Since the 1960s, the anti-cancer drug doxorubicin has remained a top choice for chemotherapy because of its superior efficacy to fight cancer. However, the drug is known to lead to permanent heart damage. Currently, there is no Food and Drug Administration-approved therapy for prevention or treatment of heart damage caused by doxorubicin.
In a study, published online ahead of print on May 16 in the Journal of the American College of Cardiology, using a mouse model the team demonstrated that mice treated with dietary inorganic nitrate had a reduced rate of heart dysfunction caused by doxorubicin. On a molecular level, the dietary nitrate stabilized the mitochondria and protected against free-radical damage to the heart.
“These results may have significant impact in reducing the risk and degree of heart damage in patients who depend on doxorubicin for treatment of cancers. This is because inorganic nitrate is a water-soluble and very inexpensive chemical that could be ideal for long-term oral administration during the course of cancer treatment with doxorubicin,” said Rakesh C. Kukreja, Ph.D., principal investigator for the project at VCU, and the Eric Lipman professor in cardiology in the VCU School of Medicine and the scientific director of the VCU Pauley Heart Center.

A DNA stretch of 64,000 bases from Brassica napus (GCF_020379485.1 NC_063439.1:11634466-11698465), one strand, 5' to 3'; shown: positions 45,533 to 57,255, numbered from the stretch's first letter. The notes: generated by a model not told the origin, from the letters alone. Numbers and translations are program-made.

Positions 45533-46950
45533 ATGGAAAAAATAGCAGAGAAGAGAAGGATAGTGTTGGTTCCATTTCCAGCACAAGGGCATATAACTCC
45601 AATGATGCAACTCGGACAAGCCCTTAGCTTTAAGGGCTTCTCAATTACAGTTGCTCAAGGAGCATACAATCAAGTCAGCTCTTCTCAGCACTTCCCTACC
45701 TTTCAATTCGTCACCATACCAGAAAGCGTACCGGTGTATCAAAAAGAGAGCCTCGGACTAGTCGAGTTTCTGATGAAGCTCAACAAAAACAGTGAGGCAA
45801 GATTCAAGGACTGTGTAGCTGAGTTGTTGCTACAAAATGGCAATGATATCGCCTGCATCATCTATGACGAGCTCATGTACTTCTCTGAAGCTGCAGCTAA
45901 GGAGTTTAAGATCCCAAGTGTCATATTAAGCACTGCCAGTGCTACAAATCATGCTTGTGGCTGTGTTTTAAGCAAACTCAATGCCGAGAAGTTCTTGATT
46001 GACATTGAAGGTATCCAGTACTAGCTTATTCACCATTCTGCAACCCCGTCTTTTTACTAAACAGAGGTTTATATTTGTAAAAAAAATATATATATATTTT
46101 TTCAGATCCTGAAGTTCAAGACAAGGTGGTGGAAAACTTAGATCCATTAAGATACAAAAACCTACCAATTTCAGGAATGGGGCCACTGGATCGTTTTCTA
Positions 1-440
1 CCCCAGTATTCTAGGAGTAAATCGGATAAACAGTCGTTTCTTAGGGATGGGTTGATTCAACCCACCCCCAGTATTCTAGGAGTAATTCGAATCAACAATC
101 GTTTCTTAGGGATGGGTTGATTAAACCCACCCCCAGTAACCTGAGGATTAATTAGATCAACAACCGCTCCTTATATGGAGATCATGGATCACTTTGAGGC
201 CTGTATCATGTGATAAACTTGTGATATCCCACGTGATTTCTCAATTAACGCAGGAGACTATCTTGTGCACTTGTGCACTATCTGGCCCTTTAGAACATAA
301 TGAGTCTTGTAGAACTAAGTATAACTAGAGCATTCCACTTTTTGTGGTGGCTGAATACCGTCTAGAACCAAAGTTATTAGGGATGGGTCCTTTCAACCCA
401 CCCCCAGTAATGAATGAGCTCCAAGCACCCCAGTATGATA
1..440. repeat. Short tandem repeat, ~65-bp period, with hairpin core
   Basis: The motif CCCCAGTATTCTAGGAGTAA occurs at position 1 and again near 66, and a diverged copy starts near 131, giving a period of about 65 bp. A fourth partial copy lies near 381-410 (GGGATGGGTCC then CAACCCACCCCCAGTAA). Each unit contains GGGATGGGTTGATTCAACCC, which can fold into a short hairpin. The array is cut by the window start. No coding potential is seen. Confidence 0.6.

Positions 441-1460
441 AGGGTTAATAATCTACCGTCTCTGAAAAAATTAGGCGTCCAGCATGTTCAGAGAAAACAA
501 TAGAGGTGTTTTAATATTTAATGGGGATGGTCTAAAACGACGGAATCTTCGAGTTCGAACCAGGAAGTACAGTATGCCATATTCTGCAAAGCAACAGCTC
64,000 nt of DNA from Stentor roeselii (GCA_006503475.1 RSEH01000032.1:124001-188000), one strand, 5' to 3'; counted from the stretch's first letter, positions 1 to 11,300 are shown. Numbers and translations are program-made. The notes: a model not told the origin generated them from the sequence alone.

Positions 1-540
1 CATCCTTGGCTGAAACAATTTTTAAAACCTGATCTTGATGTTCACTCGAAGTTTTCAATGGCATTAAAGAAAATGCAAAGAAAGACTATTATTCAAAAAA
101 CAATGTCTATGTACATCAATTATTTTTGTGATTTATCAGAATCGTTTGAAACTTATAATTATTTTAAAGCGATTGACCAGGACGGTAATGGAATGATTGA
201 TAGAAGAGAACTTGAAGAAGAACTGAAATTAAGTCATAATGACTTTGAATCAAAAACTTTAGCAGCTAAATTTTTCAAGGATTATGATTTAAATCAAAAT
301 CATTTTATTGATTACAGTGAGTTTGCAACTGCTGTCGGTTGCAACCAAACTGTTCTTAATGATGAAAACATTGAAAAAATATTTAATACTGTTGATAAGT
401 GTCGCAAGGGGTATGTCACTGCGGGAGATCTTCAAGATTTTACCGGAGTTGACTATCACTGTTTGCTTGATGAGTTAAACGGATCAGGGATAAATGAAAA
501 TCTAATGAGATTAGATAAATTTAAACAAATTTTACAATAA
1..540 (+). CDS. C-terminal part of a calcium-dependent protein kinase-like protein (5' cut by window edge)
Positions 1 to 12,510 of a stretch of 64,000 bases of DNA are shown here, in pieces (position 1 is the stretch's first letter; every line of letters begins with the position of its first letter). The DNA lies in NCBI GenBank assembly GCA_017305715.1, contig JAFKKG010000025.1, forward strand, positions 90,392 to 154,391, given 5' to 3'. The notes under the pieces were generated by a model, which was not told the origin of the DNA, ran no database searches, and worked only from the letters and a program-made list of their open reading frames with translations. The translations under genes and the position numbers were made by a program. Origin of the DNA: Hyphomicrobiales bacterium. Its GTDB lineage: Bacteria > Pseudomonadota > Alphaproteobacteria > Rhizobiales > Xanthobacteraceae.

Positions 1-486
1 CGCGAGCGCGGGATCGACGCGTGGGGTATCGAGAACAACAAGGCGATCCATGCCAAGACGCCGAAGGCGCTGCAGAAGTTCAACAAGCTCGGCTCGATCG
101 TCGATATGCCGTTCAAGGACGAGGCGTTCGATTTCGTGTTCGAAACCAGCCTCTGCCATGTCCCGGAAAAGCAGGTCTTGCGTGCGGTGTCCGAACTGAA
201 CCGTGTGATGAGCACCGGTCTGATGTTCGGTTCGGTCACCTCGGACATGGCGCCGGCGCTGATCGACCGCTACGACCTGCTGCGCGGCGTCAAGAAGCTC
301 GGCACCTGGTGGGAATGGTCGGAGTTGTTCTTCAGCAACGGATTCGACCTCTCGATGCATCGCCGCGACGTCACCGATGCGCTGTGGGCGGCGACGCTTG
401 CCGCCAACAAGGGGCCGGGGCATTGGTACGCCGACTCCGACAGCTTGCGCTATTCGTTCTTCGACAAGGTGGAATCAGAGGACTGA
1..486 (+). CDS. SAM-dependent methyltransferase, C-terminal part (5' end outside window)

According to Kukreja, the nitrate dose used in this study is 400 percent of the World Health Organization Acceptable Daily Intake (WHO-ADI). He said that nitrate can easily be obtained from foods including leafy green vegetables, spinach and lettuces, which have high levels of nitrate, or beverages such as beet juice that are commercially available and safely used in humans.
Mitochondria are cellular organelles critical for converting oxygen and nutrients into ATP, the key fuel for cellular function. The free radicals generated in the mitochondria of cardiac cells by doxorubicin lead to the breakdown of regular cellular function, resulting in programmed cardiac cell death. Over time, cell death has been linked to decreased heart function or heart failure.
Kukreja collaborated with VCU Pauley Heart Center Division researchers Shu-Guang Zhu, M.D., Ph.D., Anindita Das, Ph.D, Qun Chen, M.D., Ph.D., and Lei Xi, M.D., and Edward J. Lesnefsky, M.D., McGuire Veterans Affairs Medical Center.
The study was funded by the National Institutes of Health, the American Heart Association, and the U.S. Department of Veterans Affairs.
EDITOR’S NOTE: A copy of the study is available for reporters by email request by contacting Amanda Jekowsky, email@example.com.
- About VCU and the VCU Medical Center
Virginia Commonwealth University is a major, urban public research university with national and international rankings in sponsored research. Located on two downtown campuses in Richmond, VCU enrolls more than 32,000 students in 211 certificate and degree programs in the arts, sciences and humanities. Sixty-nine of the programs are unique in Virginia, many of them crossing the disciplines of VCU’s 13 schools and one college. MCV Hospitals and the health sciences schools of Virginia Commonwealth University compose the VCU Medical Center, one of the nation’s leading academic medical centers. For more, see www.vcu.edu.
Sathya Achia Abraham
VCU Communications and Public Relations